• Your suppliers recognise the effort you have made in your relationship with them and move towards considering you their customer of choice. Being their customer of choice will increase the likelihood they’ll share innovations with you (rather than your competitors) and that they’ll place their ‘A team’ on your account.
  • Your case for how you’ve demonstrated due diligence is further strengthened.

 

Understanding the FIR compliance journey

A fundamental part of effectively supporting suppliers through this transition is providing them with relevant and valuable information. To do this, it’s essential that you understand what stage your suppliers are at on their journey to update their product labels. For FIR 2016, we use the following stages:

  • Obtaining nutritional information
  • Updating product artwork
  • Checking artwork with third-party or technical manager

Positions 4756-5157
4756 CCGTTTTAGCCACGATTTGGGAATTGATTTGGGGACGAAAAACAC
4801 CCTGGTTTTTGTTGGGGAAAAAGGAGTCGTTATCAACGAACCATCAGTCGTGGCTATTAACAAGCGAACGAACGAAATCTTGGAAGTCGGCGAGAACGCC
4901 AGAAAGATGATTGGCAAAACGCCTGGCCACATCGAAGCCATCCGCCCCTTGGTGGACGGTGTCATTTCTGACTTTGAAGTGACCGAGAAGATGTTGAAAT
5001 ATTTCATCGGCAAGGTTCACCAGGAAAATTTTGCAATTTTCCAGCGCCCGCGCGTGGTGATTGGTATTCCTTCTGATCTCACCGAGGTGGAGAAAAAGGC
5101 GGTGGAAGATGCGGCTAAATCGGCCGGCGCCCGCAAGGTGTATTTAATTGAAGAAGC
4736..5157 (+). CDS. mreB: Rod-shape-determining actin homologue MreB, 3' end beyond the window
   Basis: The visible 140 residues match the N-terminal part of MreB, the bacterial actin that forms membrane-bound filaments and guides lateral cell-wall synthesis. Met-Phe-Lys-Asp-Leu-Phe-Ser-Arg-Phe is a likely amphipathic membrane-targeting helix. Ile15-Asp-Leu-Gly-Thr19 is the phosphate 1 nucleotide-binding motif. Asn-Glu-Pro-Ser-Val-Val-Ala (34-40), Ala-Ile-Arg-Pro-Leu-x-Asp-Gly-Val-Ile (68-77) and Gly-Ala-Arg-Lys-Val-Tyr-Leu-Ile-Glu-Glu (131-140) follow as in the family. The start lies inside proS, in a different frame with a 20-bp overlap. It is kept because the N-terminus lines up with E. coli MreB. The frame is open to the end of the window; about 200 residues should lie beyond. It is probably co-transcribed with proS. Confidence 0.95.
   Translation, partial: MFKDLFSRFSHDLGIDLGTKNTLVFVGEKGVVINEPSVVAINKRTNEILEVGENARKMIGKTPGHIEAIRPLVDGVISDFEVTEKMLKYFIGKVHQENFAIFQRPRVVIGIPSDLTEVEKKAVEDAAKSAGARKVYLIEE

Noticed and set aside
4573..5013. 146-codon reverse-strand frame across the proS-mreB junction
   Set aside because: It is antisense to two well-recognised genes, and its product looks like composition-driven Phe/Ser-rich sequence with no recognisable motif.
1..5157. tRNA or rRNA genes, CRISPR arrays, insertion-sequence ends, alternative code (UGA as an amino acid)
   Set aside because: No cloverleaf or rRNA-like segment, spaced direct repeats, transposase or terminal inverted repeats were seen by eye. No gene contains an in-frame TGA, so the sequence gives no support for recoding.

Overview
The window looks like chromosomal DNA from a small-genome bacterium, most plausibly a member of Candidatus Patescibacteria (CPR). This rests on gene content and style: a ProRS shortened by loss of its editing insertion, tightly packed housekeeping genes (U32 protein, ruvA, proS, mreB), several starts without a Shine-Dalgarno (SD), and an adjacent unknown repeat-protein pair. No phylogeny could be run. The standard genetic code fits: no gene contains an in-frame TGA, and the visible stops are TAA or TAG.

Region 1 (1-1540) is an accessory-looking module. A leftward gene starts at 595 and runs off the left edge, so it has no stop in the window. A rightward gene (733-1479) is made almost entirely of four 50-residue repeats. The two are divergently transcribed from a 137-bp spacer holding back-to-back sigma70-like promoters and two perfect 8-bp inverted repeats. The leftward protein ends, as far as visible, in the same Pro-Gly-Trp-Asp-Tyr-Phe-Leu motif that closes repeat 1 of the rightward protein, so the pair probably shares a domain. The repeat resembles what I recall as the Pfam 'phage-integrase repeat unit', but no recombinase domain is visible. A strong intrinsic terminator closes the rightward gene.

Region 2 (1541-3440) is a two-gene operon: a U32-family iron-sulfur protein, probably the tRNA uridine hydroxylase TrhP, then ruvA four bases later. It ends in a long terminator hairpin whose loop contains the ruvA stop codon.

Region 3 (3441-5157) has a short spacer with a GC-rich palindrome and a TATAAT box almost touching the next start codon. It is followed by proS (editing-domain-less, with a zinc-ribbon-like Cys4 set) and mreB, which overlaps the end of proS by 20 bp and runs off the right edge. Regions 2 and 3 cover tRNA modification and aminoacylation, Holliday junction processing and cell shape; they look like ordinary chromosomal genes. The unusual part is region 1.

• Supplying new product to store

Capturing this information allows you to target the information you share with suppliers to the relevant contacts and inform the conversations your product managers and buyers have with those suppliers. But above all, you have complete visibility of how your product portfolio is progressing towards compliance.

I’ve found video to be particularly well received when sharing information with suppliers on how to efficiently progress through each stage. Here’s another article you may find helpful if you’d like to try video.

I want to thank you for taking the time for reading this article. I really do hope you found it useful.

If planning how you are going to ensure FIR compliance is something you keep putting off, we can help you to better understand the issue just like we have for others. Our work for phase 1 on behalf of Waitrose demonstrates how we could help.

David Taylor
david.taylor@s4rb.com

David leads S4RB’s team of Supplier Engagement Consultants who focus on successfully engaging suppliers with an organisation’s strategy and initiatives through communications, support and transparency.